One hilarious scene involves a young man's plea to his grandfather for tuition money to attend St. Luke's Boarding School. It is High Episcopalian and the young man wants to meet more sophisticated people from New York City and Boston. He reports his mom thinks "these boys will buff me up" and tells his grandfather he looks forward to being "buffed up." The cast members could barely contain their laughter. The other worthwhile story involves Standish and his brother Henry. Supposedly, Henry was insulted at his club by Binky Byers, who made "an unfortunate remark to him (in front of others) having to do with Henry's private life alluding in very specific terms to his personal relationships in the outside world." Standish was intent not to let it stand. He was going down to the club "to demand a public apology from Binky" and if he refused, he would "just have to fight him." When asked by his wife to have dinner first, Standish responds: "There is nothing, nothing I'd rather do in this world, then sit down at this table with all of you and have some lamb with mint sauce and roast potatoes...But I have to forego it. My own brother has been publicly insulted at his club, and that means our family has been insulted, and when the family has been insulted, that means this table, these chairs, this room, and all of us in it...are being treated with scorn." After Standish leaves, his son David asks his mom whether it is true that Uncle Henry is gay. She responds, "It may very well be true - but you don't say it to him, you don't say it at the club, and you certainly don't say it within a ten-mile radius of your father."
The Dining Room was written by A.R. Gurney (Albert Ramsdell Gurney, Jr.). It was first produced Off-Broadway at the Studio Theatre of Playwrights Horizons on January 31, 1981. It transferred to the Astor Place Theatre on February 24, 1982 closing there on July 17, 1982. A cast of six (three men and three women) portrays over 50 characters during 18 scenes from different households that overlap and intertwine. Don't try to keep track of the stories or the characters. They go by too quickly. The six actors in this production were Michael Wolf, Annette Daiell, Joe Pepe, Sharon Levine, Dan Bubbeo, and Adrianne Noroian. They all worked very hard to put on this complex play and I commend them all for their effort. However, even though the play was staged in an Episcopal Church, the speech patterns and dress of the characters did not reflect the "High Episcopalian" social class with which I am familiar. (Many of whom attended St. Thomas Church, incorporated January 9, 1824, located at the corner of Fifth Avenue and 53rd Street in Manhattan.) If the actors made the effort to speak with the proper dialect, they failed. If they intended their mannerisms and dress to be reflective of the upper-class culture they were depicting, the attempt was unsuccessful. You need both to make this play a success. The script alone is not enough to give you insight into an entire social class. Perhaps the problem was that the director approached this play like any other, casting local actors instead of searching for actors that would be more suited to playing High Episcopalian White Anglo-Saxon Protestants from New England.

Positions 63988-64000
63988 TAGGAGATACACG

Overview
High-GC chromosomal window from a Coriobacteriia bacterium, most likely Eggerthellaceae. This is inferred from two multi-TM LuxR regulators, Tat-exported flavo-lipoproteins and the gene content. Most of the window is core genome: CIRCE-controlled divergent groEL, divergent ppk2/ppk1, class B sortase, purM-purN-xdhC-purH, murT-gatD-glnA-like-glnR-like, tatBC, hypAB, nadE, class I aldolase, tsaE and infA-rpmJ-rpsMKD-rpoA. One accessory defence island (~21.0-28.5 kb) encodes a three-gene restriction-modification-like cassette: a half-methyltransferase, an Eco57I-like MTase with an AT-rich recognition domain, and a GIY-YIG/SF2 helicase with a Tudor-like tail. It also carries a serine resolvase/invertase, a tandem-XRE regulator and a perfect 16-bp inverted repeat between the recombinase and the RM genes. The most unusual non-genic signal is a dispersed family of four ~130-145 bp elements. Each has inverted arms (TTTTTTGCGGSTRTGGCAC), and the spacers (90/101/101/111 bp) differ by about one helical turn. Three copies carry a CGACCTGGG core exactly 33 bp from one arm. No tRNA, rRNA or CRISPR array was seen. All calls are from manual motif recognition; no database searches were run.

That being said, there are many enjoyable moments in this play. It allows you to reflect upon how the culture has changed and whether you would want to go back to those days if you could. If you have not yet seen The Dining Room, here is your chance! Tickets cost $17.00 for adults; $15.00 for students & seniors. For reservations, call 718-482-3332 or visit their website at http://www.spotlightonstage.com/dct.htm